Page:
The FDA granted the EUA based on the phase 3 trial results that demonstrated vilobelimab's efficacy compared to placebo, with a 23.9% relative reduction in all-cause mortality from COVID-19 at 28 days.
The FDA has issued1 an Emergency Use Authorization (EUA) for the monoclonal antibody drug vilobelimab (Gohibic, InflaRx NV) to treat COVID-19 in critically ill patients. The drug may be used in hospitalized adults when initiated within 48 hours of receiving life support through invasive mechanical ventilation (IMV) or extracorporeal membrane oxygenation (ECMO).
The FDA granted the EUA based on the PANAMO phase 3 clinical trial results demonstrating that vilobelimab improved survival compared to placebo, with a 23.9% relative reduction in all-cause mortality at 28 days.
“We are thrilled and very proud that the FDA has issued an EUA for vilobelimab to treat this very sick patient group, recognizing the lifesaving potential of this first-in-class drug,” Niels C. Riedemann, MD, PhD, CEO and founder of InflaRx, said in a press release.2 “Despite the availability of vaccines and other treatments for earlier disease stages of COVID-19, many patients are still developing viral sepsis and are progressing to critical status, which often requires invasive mechanical ventilation. As a consequence, we continue to see mortality rates in the range of approximately 2000 COVID-19-reported deaths per week as reported by the US Centers for Disease Control and Prevention.”
Vilobelimab has a unique mechanism as the first drug to selectively target and block the activity of complement factor C5a, a protein that plays a powerful and often detrimental role in the body´s inflammatory response. The drug is administered intravenously for a maximum of six 800-milligram doses over the treatment period (days 1, 2, 4, 8, 15, and 22).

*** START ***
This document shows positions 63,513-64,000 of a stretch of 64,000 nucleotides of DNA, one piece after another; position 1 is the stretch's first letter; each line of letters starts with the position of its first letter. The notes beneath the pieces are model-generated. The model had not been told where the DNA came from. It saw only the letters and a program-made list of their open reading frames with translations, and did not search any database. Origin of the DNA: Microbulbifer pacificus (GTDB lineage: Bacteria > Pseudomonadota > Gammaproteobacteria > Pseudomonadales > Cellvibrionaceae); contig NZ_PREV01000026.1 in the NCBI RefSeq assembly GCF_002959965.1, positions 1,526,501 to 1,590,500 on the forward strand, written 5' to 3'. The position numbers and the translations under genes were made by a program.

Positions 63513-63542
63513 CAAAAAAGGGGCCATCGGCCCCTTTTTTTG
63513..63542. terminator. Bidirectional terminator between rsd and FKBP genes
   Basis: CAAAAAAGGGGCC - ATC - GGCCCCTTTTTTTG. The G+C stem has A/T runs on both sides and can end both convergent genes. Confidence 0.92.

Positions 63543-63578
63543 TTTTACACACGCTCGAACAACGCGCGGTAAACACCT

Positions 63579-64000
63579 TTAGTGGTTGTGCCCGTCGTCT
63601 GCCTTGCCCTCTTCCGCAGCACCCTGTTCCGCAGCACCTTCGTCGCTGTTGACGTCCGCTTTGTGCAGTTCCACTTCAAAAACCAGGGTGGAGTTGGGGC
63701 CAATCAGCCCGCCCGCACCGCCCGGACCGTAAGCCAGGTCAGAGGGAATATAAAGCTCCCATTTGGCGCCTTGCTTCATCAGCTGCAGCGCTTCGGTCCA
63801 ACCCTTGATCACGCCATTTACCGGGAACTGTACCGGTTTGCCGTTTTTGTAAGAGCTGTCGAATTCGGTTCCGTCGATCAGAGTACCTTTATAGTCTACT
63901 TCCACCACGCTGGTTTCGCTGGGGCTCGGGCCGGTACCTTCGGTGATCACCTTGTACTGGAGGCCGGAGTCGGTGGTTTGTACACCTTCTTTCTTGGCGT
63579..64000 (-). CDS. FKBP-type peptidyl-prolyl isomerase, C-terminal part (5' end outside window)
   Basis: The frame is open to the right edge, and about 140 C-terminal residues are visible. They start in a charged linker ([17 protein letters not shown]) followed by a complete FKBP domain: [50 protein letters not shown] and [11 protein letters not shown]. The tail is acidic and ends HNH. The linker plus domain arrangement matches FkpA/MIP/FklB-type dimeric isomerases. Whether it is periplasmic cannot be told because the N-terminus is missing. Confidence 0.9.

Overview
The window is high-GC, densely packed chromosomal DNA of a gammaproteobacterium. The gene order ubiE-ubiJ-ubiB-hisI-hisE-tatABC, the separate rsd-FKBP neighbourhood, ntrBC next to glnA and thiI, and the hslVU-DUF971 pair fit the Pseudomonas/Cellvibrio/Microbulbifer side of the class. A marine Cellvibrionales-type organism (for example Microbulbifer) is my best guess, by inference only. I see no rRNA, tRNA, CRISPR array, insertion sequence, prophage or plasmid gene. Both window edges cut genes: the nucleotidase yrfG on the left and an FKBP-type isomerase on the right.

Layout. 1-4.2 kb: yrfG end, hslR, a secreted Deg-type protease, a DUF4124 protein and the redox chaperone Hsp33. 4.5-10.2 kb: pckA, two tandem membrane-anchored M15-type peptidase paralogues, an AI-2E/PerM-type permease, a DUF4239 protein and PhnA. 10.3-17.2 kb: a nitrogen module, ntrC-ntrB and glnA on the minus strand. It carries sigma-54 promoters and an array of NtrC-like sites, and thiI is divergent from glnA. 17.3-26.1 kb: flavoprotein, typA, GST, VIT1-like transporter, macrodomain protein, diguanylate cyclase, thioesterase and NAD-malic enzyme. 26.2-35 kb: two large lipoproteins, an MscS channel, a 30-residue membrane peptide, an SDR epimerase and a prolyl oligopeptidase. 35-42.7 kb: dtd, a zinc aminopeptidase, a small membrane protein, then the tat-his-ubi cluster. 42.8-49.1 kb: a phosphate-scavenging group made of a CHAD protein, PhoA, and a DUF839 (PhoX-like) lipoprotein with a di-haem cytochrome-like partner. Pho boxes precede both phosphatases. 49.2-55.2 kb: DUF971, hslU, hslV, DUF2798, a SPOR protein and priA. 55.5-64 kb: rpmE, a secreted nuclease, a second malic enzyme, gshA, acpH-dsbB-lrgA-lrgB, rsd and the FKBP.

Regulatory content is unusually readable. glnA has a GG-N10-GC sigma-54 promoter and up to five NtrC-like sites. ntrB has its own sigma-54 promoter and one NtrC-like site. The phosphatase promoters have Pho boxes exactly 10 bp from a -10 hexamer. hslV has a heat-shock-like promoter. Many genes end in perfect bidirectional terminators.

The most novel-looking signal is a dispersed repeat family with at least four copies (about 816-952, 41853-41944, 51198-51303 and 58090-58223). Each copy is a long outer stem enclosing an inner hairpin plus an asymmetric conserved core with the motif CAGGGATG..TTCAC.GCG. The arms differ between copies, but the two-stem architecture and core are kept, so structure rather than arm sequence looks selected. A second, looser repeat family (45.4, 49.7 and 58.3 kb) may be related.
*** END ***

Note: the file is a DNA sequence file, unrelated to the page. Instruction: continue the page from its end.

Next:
The phase 3 trial, published last year in The Lancet Respiratory Medicine3, is one of the largest randomized, double-blind, placebo-controlled trials investigating treatments for critically ill, mechanically ventilated patients with COVID-19. Investigators enrolled 369 patients who received either vilobelimab or placebo. All patients also received standard-of-care therapies, including corticosteroids, anticoagulants, and immunomodulators.
Serious treatment-emergent adverse events were reported in 59% of patients in the vilobelimab group versus 63% in the placebo group. The most common adverse effects included pneumonia, sepsis, delirium, pulmonary embolism, high blood pressure, collapsed lung, deep vein thrombosis, herpes simplex, enterococcal infection, bronchopulmonary aspergillosis, increased liver enzymes, urinary tract infection, hypoxia, thrombocytopenia, pneumomediastinum (air in the space between your lungs), respiratory tract infection, tachycardia, constipation, and rash.
This article originally appeared on Formulary Watch.
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